[Ads-l] Provisional comments on jitney in David L. Gold, L.B. 2018-2020

Stephen Goranson goranson at DUKE.EDU
Tue Nov 10 15:15:37 UTC 2020

As mentioned below, David Gold (p. 406) cites a "1898" text "In the colored parlance I'm the Jetney [...]"
He does not provide a citation of the source. Perhaps he means the 1897 song lyric in "The Jetney Queen," words by Carol Fleming--or by  Aimée Isabella Crocker (December 5, 1864 – February 7, 1941)?

In any case, sheet music here:

Stephen Goranson

From: Stephen Goranson <goranson at duke.edu>
Sent: Tuesday, November 10, 2020 9:34 AM
To: Anatoly Liberman <aliber at umn.edu>
Subject: Fw: Provisional comments on jitney in David L. Gold, L.B. 2018-2020

From: American Dialect Society <ADS-L at LISTSERV.UGA.EDU> on behalf of Stephen Goranson <goranson at DUKE.EDU>
Sent: Tuesday, November 10, 2020 9:34 AM
Subject: Provisional comments on jitney in David L. Gold, L.B. 2018-2020

Concerning the publication, David L. Gold, “Pursuing the origin of the American English informalism _gitney ~ jitney_: On the alleged Louisiana French word _*jetnée_ and the fallacy of omne ignotum pro magnifico in etymological research,” Leuvense Bijdragen 102 (2018-2020) 383-417.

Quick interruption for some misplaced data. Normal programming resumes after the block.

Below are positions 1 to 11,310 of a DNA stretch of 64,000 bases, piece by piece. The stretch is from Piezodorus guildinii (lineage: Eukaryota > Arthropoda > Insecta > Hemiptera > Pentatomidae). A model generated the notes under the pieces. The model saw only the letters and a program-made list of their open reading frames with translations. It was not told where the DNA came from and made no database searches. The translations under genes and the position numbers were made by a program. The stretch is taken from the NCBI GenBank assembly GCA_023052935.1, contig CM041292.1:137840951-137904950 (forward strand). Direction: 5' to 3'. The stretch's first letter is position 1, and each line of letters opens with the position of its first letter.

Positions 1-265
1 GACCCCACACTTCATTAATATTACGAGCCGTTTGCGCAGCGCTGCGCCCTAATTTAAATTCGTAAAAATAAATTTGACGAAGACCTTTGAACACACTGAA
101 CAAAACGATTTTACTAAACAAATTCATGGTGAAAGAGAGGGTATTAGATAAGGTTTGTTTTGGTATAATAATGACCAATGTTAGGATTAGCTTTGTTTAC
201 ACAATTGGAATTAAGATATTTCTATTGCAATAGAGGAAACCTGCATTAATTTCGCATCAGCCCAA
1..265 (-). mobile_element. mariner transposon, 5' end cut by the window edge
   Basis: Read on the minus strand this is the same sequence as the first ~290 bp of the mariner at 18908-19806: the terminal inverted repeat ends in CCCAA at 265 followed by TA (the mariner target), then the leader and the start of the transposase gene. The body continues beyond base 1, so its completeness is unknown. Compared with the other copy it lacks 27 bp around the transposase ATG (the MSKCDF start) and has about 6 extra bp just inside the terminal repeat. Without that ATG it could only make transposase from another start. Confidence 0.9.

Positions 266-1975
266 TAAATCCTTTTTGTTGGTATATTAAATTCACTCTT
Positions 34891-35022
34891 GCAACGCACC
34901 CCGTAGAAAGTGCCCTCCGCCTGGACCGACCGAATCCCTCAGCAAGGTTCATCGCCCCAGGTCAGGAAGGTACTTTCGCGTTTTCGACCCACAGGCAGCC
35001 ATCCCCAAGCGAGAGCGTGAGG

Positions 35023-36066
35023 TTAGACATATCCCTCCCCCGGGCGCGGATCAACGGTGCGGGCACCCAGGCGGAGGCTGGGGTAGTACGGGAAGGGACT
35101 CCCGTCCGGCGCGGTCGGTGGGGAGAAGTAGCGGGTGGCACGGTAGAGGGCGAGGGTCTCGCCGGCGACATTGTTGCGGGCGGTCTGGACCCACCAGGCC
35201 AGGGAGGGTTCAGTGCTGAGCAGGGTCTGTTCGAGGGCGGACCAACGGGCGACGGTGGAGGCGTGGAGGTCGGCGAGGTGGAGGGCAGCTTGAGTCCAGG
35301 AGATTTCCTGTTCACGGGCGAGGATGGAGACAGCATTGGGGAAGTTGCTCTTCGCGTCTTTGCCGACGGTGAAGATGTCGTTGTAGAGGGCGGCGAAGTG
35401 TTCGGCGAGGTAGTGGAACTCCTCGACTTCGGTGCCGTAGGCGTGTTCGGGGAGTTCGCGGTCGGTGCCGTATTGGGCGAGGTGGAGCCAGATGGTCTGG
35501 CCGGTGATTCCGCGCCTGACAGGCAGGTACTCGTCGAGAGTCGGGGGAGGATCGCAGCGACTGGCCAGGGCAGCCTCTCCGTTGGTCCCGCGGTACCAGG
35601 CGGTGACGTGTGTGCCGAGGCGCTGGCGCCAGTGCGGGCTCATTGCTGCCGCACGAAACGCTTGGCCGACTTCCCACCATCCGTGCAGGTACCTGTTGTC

1) The first sentence of the Abstract (p. 383, with my ellipses) included: “The author’s first treatment of the informal American English noun _gitney ~ jitney_...(Gold 2009b)…”
I’m not sure how important it may be, but A. Liberman’s Bibliography of English Etymology lists at jitney, Gold 1983b, 1983h, and 1985b. And Gold 2009b, Chapter 9, “American English _jitney_....” in his Studies in Etymology and Etiology… (2009) 163-192 at footnote 1 reads: “This is an expanded version of an article which appeared in _Leuvense Bijdragen_ 87, 1988, pp. 155-170.” Also, Gold’s latest article cites me once at ads-l 20 July 2016, (a post which also requoted, with typos corrected, a 3 July post); those combined refer to Liberman’s Bibliography at jitney, among other publications, and also Gold’s 2009 publication.
2) David Gold may have misunderstood my proposal. I wrote that jitney/jetney may have derived from French jeton: “The antedatings of jitney (1899) and jetney (1898), as well as the 1915 memory of jetnée may show the origin in Black Louisiana French, from jeton.”
Quoting out of context sentence fragments of what I wrote (p. 408) may misrepresent what I think and thought and wrote.
Gold wrote “In its present state, Stephen Goranson’s suggested etymology of gitney ~ jitney rests on no verified evidence.” Whether that’s accurate I leave to readers.
Gold announced (409, 410, and bibliography) a forthcoming article that presumably will expand on an—uncited—1898 text including “In the colored parlance I’m the Jetney[…]”

Stephen Goranson

The American Dialect Society - https://urldefense.com/v3/__http://www.americandialect.org__;!!OToaGQ!_oRXm2OfwvGZu5NUUdrKybXo6-XBACEnU35EXY4ydjcVDEV3qxuR7vwEwjlvUTS2$

The American Dialect Society - http://www.americandialect.org

More information about the Ads-l mailing list